Reston, VA — On behalf of the nation’s middle level and high school principals, the National Association of Secondary School Principals (NASSP) expresses its gratitude to the White House and the U.S. Department of Education for their recent guidance on the treatment of transgender students in schools. We are proud that the guidance is already a reality in many schools and a sincere aspiration in others. The guidance from the Obama administration reaffirms that school leaders are on the right path and renews their charge to maintain the dignity of each student in the school. School leaders see the treatment of transgender students through the lens of equity. The principal’s most important role is to create a climate and culture in which each student feels valued—so we can build each student’s human potential.
Transgender students are already at high risk for suicide and other destructive behaviors. The new Professional Standards for Education Leaders 2015—the standards which govern practice in school leadership—provides a clear expectation of our response to this reality: to confront and alter all biases that lead to student marginalization, including gender identification. Those standards provide the foundation for a position statement the NASSP Board of Directors adopted just last week in support of transgender students’ rights and in opposition to laws that deny them. While some statehouses see a political issue, we see the faces of our kids who suffer alienation each day. We seek ways to embrace these marginalized students, even as some state policies push them further to the margins.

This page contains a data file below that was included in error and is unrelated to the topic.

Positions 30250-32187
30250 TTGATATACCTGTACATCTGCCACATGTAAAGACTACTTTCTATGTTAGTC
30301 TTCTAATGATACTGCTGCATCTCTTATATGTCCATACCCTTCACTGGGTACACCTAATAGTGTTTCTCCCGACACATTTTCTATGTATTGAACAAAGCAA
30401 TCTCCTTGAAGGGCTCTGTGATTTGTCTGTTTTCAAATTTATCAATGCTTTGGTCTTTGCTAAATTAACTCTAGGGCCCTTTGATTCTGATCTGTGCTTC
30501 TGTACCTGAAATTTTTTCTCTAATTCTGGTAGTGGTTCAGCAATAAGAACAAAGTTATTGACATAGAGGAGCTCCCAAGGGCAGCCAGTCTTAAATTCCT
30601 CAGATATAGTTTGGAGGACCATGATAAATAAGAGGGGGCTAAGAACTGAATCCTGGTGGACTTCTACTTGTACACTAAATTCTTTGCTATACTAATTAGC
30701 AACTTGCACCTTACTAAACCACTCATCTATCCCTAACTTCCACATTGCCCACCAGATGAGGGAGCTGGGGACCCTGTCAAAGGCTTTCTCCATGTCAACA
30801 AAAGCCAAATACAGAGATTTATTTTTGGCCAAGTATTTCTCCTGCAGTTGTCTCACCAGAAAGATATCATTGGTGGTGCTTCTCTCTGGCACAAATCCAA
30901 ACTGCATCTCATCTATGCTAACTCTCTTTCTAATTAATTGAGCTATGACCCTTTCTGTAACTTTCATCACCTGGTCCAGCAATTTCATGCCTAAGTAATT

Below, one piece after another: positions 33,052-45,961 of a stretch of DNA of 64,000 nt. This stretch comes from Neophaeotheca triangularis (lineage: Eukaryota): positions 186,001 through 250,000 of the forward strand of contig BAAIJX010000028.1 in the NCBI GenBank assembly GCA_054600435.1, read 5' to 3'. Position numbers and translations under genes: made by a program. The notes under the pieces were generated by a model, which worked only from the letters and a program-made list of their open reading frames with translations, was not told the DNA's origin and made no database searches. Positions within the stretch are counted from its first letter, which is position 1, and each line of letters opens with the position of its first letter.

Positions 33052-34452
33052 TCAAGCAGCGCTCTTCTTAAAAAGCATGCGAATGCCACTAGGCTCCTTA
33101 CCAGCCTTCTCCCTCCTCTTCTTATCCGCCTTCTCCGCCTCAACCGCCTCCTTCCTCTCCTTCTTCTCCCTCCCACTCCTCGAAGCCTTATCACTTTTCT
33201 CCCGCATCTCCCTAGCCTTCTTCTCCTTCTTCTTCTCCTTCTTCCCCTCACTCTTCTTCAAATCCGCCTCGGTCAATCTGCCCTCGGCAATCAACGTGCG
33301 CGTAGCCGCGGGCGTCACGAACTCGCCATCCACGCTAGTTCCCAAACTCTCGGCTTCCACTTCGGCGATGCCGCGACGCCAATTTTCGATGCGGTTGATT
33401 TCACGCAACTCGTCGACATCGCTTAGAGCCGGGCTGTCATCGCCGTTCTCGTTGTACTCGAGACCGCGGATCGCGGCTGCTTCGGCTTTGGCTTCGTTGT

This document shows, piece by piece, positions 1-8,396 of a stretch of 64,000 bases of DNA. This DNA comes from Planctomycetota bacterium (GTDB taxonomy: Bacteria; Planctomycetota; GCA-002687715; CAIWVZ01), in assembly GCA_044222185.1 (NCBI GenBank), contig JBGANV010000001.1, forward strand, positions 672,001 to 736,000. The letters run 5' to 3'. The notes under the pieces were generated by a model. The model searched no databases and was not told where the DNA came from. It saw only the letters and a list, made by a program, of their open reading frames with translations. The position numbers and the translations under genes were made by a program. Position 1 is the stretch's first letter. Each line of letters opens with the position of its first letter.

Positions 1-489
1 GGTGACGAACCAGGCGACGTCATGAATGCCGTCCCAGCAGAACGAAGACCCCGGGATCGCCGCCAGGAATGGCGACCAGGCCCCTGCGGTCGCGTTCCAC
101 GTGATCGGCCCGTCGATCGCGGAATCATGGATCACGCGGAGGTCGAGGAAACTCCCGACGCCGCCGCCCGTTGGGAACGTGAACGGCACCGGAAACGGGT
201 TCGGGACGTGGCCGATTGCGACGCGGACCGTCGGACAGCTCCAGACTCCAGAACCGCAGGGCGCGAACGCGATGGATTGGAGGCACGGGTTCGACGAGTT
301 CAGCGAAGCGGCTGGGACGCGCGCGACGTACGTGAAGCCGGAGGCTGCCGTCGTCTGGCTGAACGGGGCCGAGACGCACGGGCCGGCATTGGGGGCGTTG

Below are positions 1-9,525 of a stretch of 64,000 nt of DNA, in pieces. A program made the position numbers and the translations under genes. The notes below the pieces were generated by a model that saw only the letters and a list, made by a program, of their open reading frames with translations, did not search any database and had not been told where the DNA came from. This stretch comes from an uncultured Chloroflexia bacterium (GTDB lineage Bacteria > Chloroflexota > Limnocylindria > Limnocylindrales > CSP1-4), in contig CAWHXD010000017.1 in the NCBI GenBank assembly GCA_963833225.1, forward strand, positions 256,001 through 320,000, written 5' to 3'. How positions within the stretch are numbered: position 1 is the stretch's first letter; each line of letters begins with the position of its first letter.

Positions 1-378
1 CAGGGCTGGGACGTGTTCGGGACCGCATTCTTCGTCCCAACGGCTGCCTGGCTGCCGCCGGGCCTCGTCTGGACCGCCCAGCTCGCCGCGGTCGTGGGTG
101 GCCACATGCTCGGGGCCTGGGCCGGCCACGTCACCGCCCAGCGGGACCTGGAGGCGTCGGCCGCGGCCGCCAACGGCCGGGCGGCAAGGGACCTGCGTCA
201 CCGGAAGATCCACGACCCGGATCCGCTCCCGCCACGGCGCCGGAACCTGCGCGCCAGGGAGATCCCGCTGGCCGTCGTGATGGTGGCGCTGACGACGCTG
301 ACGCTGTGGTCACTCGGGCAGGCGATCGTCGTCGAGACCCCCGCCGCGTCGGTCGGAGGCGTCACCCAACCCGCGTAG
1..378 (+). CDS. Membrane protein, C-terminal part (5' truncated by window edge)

Indeed, there are structural obstacles to overcome. We don’t have buildings that accommodate gender-neutral facilities. We don’t have nearly enough counselors, school psychologists, and other mental health professionals to help transgender students be successful in a culture that is often hostile toward them. There are countless reasons we could declare it impractical to address the needs of transgender students. None of those obstacles excuse us from doing the right thing. Instead, we have to bend conditions and structures toward the right goal and advocate to make possible what now seems impractical. That is the message of the Obama administration’s guidance, and it is a message that school leaders readily accept.
The National Association of Secondary School Principals (NASSP) is the leading organization of and voice for middle level and high school principals, assistant principals, and school leaders from across the United States and 35 countries around the world. The association connects and engages school leaders through advocacy, research, education, and student programs. NASSP advocates on behalf of all school leaders to ensure the success of each student and strengthens school leadership practices through the design and delivery of high-quality professional learning experiences. Reflecting its long-standing commitment to student leadership development, NASSP administers the National Honor Society, National Junior Honor Society, National Elementary Honor Society, and National Association of Student Councils.